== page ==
So Jennifer Lopez is back on the warpath. She made a humanizing appearance on American Idol recently, and now she’s searching for her credibility as an actress, which — yes, haters — she at one point actually had, after a stretch of five films from 1996 to ’98 that included Blood and Wine, Selena and U Turn, and culminated with Out of Sight. Paring down her ridiculous profile is one thing that’s clearly within her control (there were times in 2002 when I believe she was doing perfume launch concerts at openings of various Arby’s), but the other thing she really has to do is find some solid dramatic material that reinvents her with critics and, more importantly, reestablishes her with audiences, so that she can then slip back into the sort of glossy, lucrative, utterly forgettable commercial vehicles (Angel Eyes, Maid in Manhattan, Monster-in-Law, et al) that provide her with the ample amounts of fine lotion to which her derriere and legs have become accustomed.
The treacly An Unfinished Life wasn’t such a project, and it ain’t gonna happen with the salsa-movement-starter biopic El Cantante, in which Lopez costars with her emaciated husband, Marc Anthony. It looks like Lopez is doubling down on the socially conscious thriller Bordertown, which reteams her with Selena director Gregory Nava (a good thing), and costars Antonio Banderas, Martin Sheen (of course) and Sonia Braga. But the movie’s just-announced August 31 release date, from distributor THINKFilm, indicates that no one has much confidence in this as any sort of legitimate awards contender, and early, mixed-trending-negative word that’s leaked out from test screenings confirms as much.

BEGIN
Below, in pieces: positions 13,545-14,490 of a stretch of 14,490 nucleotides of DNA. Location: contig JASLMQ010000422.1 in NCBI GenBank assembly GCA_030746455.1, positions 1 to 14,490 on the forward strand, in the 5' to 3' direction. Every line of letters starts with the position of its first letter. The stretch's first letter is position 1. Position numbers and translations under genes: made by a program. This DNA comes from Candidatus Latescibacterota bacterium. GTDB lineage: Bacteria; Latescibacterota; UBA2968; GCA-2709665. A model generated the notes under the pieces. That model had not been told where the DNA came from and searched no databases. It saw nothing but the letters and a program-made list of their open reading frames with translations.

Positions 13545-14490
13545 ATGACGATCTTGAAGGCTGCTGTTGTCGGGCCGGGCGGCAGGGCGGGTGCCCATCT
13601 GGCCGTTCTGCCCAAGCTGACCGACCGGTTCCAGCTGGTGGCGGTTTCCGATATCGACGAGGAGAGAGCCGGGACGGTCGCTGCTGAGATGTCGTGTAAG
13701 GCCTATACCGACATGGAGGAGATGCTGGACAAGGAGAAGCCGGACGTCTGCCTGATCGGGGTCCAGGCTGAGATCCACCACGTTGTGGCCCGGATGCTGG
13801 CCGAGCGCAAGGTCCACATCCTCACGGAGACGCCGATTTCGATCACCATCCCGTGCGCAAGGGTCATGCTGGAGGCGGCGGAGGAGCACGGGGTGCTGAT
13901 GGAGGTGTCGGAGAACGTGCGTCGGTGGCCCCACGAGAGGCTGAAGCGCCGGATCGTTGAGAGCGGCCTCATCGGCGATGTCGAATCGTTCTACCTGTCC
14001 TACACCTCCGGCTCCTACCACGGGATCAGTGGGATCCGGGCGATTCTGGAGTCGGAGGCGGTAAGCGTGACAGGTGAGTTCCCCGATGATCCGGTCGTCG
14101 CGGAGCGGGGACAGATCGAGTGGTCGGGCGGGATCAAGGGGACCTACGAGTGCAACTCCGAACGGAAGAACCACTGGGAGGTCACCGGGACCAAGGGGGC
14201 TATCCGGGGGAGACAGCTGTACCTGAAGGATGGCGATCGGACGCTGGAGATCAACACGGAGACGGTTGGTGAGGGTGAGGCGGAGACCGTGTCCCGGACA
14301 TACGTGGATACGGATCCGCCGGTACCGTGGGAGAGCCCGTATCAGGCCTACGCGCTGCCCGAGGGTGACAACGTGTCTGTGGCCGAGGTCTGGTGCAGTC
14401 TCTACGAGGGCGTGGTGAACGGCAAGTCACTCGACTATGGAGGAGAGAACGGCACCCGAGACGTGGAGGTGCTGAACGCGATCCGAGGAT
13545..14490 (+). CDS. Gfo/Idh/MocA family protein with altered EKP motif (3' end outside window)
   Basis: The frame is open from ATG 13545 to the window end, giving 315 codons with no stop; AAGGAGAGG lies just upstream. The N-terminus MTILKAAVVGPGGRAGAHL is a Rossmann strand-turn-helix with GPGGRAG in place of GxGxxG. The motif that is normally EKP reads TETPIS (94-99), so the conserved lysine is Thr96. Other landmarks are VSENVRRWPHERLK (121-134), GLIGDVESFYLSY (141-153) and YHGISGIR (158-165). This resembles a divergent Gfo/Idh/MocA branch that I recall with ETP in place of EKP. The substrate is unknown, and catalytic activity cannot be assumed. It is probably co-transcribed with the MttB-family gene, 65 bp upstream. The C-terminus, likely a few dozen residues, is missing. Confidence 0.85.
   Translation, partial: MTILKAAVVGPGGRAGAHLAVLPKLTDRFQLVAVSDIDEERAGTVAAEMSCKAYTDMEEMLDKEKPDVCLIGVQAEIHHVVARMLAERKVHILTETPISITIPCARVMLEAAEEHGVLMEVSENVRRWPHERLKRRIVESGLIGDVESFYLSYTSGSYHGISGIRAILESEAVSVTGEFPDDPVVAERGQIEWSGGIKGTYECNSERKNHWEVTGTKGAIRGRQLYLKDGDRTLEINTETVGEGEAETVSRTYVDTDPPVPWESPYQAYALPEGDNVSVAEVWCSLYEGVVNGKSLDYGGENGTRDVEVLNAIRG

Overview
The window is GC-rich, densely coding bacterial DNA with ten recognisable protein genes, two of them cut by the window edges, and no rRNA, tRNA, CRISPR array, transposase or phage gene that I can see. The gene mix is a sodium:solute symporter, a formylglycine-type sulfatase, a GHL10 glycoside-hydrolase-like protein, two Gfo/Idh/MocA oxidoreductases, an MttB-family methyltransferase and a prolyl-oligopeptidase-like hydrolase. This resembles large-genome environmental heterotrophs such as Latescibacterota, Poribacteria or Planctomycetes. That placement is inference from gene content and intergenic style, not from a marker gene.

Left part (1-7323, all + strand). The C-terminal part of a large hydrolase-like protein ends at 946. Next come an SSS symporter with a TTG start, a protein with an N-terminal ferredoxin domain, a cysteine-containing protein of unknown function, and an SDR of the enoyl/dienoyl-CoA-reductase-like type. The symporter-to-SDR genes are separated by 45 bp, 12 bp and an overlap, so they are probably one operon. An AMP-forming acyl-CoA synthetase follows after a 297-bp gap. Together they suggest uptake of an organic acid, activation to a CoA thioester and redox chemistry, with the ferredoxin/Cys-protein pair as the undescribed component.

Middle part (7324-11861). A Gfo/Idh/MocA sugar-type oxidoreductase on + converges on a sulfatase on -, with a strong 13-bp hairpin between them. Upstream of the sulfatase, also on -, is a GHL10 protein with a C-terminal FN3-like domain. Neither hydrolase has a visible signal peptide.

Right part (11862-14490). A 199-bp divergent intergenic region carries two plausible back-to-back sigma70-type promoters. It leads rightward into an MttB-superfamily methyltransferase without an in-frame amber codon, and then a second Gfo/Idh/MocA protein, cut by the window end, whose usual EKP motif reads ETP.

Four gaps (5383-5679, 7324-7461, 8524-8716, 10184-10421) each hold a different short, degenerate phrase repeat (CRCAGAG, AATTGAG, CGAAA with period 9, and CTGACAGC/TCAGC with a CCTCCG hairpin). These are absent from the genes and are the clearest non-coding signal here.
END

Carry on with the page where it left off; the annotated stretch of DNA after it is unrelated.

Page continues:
Bordertown tells the story of Lauren Fredricks (Lopez), an
ambitious newspaper reporter who’s sent to Juarez, Mexico by her editor (Sheen) to investigate what has happened to hundreds of women who have disappeared, and how local police and authorities have been covering up their brutal rapes and
murders. Lauren looks up her former colleague (and lover, naturally) Alfonso Diaz
(Banderas, above left), and they soon uncover one of
the hottest stories of the year when they come across the only known survivor
of one of these mysterious attacks. The victim is initially reluctant to speak, but
Lauren eventually convinces her to break the silence.
These sorts of earnest-crusader flicks always look good on paper, and I’m not doubting this particular story has some puncher’s worth, but it doesn’t take into account the root of Lopez’s chief appeal, which has always been in parts smoldering, larger-than-life, vengeful, or some loose, rangy combination thereof. The notion of her as an underdog advocate, however driven, still underwhelms. We’ll see. Bordertown doesn’t have the scent of a hit, though, either with critics en masse or the public. Lopez’s quest may have to continue…